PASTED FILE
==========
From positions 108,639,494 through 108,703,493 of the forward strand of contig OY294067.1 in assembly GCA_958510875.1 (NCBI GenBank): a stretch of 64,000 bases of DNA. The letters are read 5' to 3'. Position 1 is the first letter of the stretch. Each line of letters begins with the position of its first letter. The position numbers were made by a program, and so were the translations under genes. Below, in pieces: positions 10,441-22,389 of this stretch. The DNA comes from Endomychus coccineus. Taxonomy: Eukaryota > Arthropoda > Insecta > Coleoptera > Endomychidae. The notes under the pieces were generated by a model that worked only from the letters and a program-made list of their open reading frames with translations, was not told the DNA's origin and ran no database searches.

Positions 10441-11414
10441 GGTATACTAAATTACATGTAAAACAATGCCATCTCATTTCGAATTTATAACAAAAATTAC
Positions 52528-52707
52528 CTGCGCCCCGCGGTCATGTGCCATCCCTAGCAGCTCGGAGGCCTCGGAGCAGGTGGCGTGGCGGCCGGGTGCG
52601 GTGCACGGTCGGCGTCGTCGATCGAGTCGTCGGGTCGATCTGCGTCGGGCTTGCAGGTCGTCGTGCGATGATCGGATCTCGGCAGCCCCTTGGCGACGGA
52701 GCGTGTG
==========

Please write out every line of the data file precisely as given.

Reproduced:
From positions 108,639,494 through 108,703,493 of the forward strand of contig OY294067.1 in assembly GCA_958510875.1 (NCBI GenBank): a stretch of 64,000 bases of DNA. The letters are read 5' to 3'. Position 1 is the first letter of the stretch. Each line of letters begins with the position of its first letter. The position numbers were made by a program, and so were the translations under genes. Below, in pieces: positions 10,441-22,389 of this stretch. The DNA comes from Endomychus coccineus. Taxonomy: Eukaryota > Arthropoda > Insecta > Coleoptera > Endomychidae. The notes under the pieces were generated by a model that worked only from the letters and a program-made list of their open reading frames with translations, was not told the DNA's origin and ran no database searches.

Positions 10441-11414
10441 GGTATACTAAATTACATGTAAAACAATGCCATCTCATTTCGAATTTATAACAAAAATTAC
Positions 52528-52707
52528 CTGCGCCCCGCGGTCATGTGCCATCCCTAGCAGCTCGGAGGCCTCGGAGCAGGTGGCGTGGCGGCCGGGTGCG
52601 GTGCACGGTCGGCGTCGTCGATCGAGTCGTCGGGTCGATCTGCGTCGGGCTTGCAGGTCGTCGTGCGATGATCGGATCTCGGCAGCCCCTTGGCGACGGA
52701 GCGTGTG